The German newspaper Die Welt has reported about the presence of Cheka-style propaganda in the West in its article “Cyberwar: anatomy of the Russian informational war in the networks” (Anatomie des russischen Infokriegs in Netzwerken). The newspaper writes:
In the Ukrainian conflict Putin’s secret services are implementing new methods. Cyber warriors, who are controlled by the Kremlin, are infiltrating the social networks and are forming propaganda alliances with left-wing and right-wing radicals.
They flock together and arrive under cover. They mob the Deutsche Welle, as well as Facebook. Soon you will be able to see them as guests in almost every major Western newspaper [almost no one reads the guest comments there – Kavkaz Center].
Putin’s info warriors are a legion, and they express their opinions in the spirit of their commander. They form alliances with everyone they meet on their way and who fits the profile. This includes left-wing and right-wing radicals of all European countries, as well as Kremlin-friendly economic lobbyists.
Since the Russian occupation of Crimea, a completely near type of war for to win over public opinion is being waged in the German-speaking internet media, primarily in the social networks. For many the internet media represent a shift from the conventional media and thus contribute to forming opinion. And that is why this is a preferred platform for the new Russian methods of propaganda.
It is well-known that Secret Services practically govern inside of Russia. But the novelty is their similar activity in the Western media.
Tens of thousands of comments from “readers” per day.
The American journal Forbes and the British Guardian are also targeted by the campaigns of a few thousands of special “readers” per day [none such thing exists anywhere else – Kavkaz Center]. Jolanta Darczewska, director of The Centre for East European Studies in Warsaw, has ascertained that these are in no way isolated cases, but are rather the evidence of a systematic informational war.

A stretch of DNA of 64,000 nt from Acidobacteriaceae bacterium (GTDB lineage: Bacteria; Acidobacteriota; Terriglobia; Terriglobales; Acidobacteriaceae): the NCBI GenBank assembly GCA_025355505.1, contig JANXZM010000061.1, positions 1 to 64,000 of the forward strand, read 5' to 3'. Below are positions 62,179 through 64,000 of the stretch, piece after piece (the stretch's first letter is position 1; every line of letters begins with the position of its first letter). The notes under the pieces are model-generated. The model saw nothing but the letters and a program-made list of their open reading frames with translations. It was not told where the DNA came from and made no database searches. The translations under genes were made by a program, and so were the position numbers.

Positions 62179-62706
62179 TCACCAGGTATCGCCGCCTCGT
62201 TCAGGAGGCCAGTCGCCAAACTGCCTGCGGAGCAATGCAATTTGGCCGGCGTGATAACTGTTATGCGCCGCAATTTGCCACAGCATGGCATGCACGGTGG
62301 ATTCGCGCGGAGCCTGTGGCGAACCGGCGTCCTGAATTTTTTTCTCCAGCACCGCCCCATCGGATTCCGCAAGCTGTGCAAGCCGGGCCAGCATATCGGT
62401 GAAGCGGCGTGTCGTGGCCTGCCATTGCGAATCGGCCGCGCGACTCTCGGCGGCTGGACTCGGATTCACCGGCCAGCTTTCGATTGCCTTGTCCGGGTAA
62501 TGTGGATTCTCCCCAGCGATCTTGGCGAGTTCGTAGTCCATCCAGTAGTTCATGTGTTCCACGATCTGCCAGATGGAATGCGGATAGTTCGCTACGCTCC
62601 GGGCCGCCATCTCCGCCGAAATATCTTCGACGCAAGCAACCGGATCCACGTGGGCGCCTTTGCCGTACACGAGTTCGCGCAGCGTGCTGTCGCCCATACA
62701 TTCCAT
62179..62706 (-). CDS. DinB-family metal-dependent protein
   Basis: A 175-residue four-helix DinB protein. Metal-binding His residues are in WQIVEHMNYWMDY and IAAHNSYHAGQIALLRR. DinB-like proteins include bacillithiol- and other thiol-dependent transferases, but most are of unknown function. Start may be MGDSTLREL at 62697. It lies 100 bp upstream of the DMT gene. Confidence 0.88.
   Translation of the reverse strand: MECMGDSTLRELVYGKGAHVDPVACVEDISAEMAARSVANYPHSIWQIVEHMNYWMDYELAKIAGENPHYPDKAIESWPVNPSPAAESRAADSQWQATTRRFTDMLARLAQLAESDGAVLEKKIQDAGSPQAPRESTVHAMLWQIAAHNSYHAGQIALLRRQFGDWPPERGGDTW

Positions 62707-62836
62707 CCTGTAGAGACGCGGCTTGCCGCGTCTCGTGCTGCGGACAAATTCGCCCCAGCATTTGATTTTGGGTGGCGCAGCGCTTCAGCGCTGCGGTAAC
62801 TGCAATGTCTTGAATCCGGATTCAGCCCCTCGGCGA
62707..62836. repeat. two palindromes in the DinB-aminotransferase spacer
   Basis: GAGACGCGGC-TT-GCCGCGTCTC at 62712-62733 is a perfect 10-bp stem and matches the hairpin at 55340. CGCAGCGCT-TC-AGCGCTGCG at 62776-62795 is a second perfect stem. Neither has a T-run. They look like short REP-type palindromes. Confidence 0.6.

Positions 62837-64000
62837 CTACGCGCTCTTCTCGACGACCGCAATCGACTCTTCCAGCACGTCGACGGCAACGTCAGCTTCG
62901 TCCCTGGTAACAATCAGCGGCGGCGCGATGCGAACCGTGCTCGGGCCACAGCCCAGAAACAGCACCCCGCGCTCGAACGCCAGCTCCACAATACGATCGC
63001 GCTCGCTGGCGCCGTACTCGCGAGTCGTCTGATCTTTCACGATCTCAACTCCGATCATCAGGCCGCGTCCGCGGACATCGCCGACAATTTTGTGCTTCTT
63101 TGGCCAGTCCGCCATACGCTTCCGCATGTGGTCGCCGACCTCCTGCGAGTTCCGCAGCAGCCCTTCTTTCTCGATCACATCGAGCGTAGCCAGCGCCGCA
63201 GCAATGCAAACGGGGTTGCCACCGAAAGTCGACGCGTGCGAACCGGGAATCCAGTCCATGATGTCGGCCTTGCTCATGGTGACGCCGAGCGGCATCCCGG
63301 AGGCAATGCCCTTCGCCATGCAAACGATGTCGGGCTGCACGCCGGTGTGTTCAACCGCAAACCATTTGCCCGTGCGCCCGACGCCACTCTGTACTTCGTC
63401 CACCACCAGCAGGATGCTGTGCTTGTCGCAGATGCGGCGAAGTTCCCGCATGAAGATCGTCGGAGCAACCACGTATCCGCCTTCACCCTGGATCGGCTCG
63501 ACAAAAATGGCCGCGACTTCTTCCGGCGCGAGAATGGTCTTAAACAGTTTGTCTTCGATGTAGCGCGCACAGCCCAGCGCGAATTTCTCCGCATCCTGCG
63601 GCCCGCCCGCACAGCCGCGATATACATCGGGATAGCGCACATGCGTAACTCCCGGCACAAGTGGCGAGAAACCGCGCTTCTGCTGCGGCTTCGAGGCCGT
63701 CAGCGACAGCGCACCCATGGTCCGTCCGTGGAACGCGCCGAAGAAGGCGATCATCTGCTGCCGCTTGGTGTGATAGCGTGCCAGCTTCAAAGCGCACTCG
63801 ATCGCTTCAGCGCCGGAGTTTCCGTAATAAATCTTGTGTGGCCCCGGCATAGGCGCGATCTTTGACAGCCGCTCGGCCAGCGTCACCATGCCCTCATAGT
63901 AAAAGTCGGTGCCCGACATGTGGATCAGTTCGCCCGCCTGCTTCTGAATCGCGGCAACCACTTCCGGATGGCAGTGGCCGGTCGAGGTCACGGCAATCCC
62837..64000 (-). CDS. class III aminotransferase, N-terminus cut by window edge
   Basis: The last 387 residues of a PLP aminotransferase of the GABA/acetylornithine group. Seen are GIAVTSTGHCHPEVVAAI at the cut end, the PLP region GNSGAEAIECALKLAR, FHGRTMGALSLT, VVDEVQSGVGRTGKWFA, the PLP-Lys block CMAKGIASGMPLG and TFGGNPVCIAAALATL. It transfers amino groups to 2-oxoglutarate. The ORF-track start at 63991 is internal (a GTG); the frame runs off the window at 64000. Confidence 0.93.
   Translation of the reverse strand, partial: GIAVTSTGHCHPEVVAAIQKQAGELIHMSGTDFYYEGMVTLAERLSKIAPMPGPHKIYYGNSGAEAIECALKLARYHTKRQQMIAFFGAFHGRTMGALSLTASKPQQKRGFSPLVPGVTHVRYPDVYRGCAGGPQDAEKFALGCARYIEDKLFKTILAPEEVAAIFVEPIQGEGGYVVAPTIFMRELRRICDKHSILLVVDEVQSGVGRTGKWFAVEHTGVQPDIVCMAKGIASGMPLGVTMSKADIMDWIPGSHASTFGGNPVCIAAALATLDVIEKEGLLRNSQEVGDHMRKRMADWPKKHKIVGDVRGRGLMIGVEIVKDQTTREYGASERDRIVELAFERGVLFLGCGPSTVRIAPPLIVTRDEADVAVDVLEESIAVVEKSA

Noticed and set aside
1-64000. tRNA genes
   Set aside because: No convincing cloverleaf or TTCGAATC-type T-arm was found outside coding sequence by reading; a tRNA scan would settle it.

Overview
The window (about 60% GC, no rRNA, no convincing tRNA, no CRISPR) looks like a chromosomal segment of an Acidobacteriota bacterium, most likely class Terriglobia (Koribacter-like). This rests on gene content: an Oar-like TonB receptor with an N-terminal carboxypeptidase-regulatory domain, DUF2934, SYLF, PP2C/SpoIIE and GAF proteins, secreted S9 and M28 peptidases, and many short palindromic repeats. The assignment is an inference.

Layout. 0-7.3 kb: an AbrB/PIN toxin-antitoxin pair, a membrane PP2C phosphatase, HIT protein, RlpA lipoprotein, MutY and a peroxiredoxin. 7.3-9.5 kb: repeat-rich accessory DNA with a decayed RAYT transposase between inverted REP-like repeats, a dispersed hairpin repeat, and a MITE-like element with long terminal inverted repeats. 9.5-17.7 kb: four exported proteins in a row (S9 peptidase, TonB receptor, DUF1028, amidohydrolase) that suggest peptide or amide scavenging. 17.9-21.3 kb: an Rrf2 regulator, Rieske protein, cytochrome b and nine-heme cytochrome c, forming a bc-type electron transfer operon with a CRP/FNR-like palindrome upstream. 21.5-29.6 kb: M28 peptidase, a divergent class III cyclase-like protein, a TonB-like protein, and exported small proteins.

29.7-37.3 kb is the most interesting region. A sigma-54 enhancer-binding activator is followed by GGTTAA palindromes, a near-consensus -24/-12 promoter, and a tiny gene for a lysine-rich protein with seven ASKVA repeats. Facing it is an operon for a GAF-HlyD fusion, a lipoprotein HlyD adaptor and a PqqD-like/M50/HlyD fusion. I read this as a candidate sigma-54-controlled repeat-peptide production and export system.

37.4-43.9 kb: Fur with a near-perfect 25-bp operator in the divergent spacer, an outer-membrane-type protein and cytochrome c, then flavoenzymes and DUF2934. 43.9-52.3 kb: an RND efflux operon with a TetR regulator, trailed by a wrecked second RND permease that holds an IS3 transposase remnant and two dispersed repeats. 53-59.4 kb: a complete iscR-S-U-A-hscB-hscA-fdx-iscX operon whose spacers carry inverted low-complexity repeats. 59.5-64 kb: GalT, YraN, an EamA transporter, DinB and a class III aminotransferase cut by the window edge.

Further on the newspaper reports:
Jolanta Darczewska has published a research article entitled “The Anatomy of the Russian informational war” on this issue, in which she analysed the propaganda attack following the annexation of Crimea. Darczewska writes that the methods used in the contemporary informational war go beyond the usual scope of propaganda – for instance, the falsifications in the Russian state media.
The basis for this type of a war was established back in 2000, when special propaganda, developed under Stalin and forgoetten in the 1990s, was reinstated as a weapon. In her research Darczewska notes that the doctrine of Russian information warfare includes the following points:
– controlling public opinion,
– manipulation of information,
Jarno Limnell, the Doctor of Military Sciences and a specialist in cyber security points out that the informational war in the Internet, especially in the social networks, became an integral part of the Russian military doctrine. Throughout the Ukrainian crisis, the use of highly professional campaigns developed to secretly manipulate the public opinion in Europe with the help of comments, was identified.